Asia Pacific governments are lowering their entry barriers to attract and retain IT multinational corporations (MNCs), according to a newly released report by IDC Government Insights.
The report indicates that this move aims to incubate local businesses and to create high-value jobs by developing a services-based economy.
However, these efforts have also created a monopoly and are distorting the market's natural forces of supply and demand.
"In a bid to protect their domestic industries, some governments have turned to protectionism. Opposite to their policy objectives, standards of living decrease as a direct consequence since the move will inevitably lead the way to subpar quality of products and services at higher prices," said Bash Badawi, director of IDC Government Insights Asia Pacific. "Protectionism also stifles the growth of the IT sector. Governments should instead focus their energies on technology and knowledge transfer."
The report also shows how governments can leverage expenditure in the public sector to accelerate the process in reaching market maturity levels that facilitate the creation of a sustainable local software market.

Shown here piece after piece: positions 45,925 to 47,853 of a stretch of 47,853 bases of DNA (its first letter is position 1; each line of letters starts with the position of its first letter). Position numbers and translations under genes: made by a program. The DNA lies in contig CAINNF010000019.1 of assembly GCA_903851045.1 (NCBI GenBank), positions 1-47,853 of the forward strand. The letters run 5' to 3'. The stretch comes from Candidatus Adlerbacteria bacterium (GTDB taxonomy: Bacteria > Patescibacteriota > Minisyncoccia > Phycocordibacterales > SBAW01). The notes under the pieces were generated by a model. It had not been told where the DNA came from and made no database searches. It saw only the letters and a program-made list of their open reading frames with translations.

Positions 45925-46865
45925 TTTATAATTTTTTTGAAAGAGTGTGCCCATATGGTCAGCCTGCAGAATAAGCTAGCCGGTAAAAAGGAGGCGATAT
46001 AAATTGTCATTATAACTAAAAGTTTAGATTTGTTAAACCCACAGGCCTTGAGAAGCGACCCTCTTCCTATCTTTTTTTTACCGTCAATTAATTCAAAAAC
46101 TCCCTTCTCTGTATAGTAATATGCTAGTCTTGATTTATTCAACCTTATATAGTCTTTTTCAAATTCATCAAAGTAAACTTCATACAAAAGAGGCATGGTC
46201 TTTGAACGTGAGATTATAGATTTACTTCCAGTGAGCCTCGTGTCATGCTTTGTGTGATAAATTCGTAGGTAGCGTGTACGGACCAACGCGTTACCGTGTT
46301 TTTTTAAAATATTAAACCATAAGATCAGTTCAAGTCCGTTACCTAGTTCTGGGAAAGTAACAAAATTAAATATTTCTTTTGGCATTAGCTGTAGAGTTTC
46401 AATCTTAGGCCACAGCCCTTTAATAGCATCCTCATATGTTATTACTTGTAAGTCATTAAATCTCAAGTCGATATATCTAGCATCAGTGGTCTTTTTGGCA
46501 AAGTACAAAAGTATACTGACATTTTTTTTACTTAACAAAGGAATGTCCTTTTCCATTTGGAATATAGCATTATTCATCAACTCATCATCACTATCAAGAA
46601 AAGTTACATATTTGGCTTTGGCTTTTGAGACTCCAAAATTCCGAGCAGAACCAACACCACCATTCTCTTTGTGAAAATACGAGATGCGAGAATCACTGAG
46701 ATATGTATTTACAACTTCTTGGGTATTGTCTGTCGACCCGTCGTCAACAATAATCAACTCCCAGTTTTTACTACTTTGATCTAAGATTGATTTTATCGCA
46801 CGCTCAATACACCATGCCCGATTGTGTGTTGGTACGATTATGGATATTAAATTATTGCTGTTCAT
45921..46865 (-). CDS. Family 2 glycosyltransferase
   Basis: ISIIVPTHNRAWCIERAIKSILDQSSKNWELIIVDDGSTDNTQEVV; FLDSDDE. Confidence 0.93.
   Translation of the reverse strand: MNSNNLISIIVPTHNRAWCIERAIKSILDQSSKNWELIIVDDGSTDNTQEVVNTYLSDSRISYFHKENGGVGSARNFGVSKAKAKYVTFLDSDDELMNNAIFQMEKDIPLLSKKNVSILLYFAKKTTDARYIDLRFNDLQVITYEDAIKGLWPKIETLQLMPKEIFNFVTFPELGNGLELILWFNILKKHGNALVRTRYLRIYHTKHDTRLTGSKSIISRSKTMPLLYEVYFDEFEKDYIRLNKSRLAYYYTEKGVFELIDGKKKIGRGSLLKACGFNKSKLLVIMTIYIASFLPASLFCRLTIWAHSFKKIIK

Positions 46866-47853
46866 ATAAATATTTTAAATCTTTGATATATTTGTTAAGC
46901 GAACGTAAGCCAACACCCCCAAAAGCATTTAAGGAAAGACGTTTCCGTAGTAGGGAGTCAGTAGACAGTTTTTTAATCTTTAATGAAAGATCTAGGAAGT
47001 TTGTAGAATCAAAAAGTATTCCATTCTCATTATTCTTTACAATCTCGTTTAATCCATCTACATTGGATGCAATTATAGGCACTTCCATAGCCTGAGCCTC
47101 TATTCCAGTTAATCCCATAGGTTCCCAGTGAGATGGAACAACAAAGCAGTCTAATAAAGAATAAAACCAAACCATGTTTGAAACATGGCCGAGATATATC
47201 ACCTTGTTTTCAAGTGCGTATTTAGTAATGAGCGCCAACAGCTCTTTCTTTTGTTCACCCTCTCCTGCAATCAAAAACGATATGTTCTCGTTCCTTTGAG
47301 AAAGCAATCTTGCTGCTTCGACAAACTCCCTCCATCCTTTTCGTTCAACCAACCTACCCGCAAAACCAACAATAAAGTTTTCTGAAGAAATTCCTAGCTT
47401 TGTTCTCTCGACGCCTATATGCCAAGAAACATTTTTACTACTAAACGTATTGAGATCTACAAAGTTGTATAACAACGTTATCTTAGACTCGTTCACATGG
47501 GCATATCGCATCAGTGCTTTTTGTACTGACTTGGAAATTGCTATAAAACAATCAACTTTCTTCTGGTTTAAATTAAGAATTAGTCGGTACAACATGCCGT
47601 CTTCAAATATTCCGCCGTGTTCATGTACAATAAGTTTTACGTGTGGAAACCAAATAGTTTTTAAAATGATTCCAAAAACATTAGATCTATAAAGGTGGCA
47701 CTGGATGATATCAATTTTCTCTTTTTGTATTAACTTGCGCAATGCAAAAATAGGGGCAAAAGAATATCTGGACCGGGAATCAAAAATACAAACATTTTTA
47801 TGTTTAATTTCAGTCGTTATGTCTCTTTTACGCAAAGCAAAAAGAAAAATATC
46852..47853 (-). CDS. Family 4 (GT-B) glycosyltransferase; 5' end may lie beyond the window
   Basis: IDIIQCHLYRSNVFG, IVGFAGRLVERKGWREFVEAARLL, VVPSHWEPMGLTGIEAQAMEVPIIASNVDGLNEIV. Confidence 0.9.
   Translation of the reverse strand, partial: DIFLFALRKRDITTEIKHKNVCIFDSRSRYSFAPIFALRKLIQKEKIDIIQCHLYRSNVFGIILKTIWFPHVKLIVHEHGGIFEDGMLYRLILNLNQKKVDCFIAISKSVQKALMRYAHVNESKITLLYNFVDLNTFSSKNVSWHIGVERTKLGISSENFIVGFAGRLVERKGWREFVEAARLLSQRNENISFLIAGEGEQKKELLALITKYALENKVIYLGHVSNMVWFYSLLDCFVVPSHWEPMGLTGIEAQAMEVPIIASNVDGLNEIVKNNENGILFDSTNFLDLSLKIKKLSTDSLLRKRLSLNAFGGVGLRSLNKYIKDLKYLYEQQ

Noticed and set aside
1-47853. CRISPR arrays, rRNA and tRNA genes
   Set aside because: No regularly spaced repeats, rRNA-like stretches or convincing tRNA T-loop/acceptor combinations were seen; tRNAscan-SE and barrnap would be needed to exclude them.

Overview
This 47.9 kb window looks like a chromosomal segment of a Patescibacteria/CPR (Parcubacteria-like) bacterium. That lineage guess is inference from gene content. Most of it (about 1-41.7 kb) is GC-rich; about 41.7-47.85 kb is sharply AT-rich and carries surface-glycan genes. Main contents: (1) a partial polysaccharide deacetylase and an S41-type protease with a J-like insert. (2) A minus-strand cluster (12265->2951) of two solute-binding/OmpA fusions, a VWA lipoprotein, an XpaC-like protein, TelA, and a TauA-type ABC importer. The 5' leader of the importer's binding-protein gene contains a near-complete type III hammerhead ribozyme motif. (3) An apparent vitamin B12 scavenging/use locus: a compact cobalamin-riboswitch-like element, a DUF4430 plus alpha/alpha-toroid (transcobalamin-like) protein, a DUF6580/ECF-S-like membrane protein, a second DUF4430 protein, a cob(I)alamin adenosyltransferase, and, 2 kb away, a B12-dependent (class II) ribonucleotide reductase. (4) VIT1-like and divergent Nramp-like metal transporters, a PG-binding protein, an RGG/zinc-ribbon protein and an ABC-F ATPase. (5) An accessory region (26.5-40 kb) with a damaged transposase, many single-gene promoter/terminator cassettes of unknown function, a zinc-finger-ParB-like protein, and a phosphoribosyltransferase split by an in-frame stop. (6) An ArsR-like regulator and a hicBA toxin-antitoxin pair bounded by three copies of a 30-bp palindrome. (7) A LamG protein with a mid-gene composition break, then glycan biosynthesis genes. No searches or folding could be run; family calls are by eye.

Promoting fair competition
IDC Government Insights advises governments to promote fair and open competition among IT players in the market in order to avoid creation of a monopoly.
Governments should also refrain from mandating that services are delivered by designated entities and focus on knowledge transfer between MNCs and local firms.
Commenting on the event when international vendors tender for government projects through local partners, the research firm says government oversight of the project is required to ensure the local firm is more than just a mere broker.
IDC Government Insights also advises mandatory disclosures of local versus international resources to deliver a project in order to allow policy makers to assess the country's resource pool.
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